Twitter Unveils a New Bird, and What It’s Supposed to Mean

Have you noticed anything different on Twitter? Larry the Bird is now Larry the bald. Twitter unveiled a new and improved Twitter bird yesterday after six years of using the Larry the Bird that we loved and used to know–a Larry that was fatter, flew straighter, and had a tuft of hair on his head.


Twitter’s creative director, Doug Bowman, announced on the official Twitter blog that, “From now on, this bird will be the universally recognized symbol of Twitter. (Twitter is the bird, the bird is Twitter.) There’s no longer a need for text, bubbled typefaces, or a lowercase “t” to represent Twitter.” Yup, the bubbled Twitter logo is being phased out by Twitter also.

In grandiose fashion, Twitter explains, “This bird is crafted purely from three sets of overlapping circles — similar to how your networks, interests and ideas connect and intersect with peers and friends. Whether soaring high above the earth to take in a broad view, or flocking with other birds to achieve a common purpose, a bird in flight is the ultimate representation of freedom, hope and limitless possibility.”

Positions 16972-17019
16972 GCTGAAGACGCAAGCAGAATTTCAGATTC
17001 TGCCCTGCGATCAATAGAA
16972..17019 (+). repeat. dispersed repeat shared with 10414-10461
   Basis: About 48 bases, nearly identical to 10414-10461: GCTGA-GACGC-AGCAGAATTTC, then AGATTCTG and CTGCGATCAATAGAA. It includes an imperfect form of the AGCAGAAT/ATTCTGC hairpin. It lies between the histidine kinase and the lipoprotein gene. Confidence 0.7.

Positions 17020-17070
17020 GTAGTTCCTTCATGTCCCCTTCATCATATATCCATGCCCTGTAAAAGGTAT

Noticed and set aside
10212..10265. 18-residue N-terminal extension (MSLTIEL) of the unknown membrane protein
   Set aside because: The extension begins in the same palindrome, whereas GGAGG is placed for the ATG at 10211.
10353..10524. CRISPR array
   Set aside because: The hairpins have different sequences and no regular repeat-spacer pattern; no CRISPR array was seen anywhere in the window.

Right. The new bird represents the limitless possibilities and freedom of tweeting about how much you hate traffic and love ice cream while being limited to 140 characters. Also a testament to the limitless possibilities and freedom of the new Twitter bird is when at the end of their blog announcement they direct readers to the Twitter brand resources page, where they tell you exactly what you can’t do with the new Twitter bird…which happens to include not depicting the Twitter bird in a flock with other birds, sort of contrary to their whole “flocking with other birds to achieve a common purpose” spiel.

Okay, so let’s do a 10-second analysis of this new bird. Overall, it’s less “cute.” It’s darker and more angular. It’s thinner and more streamlined, and it has more of an upward trajectory than the old bird. Overall, Twitter wants to convey their brand as more grown up, hipper with the times, and more upwardly mobile (figuratively).

 

What do you think of the new Twitter bird?

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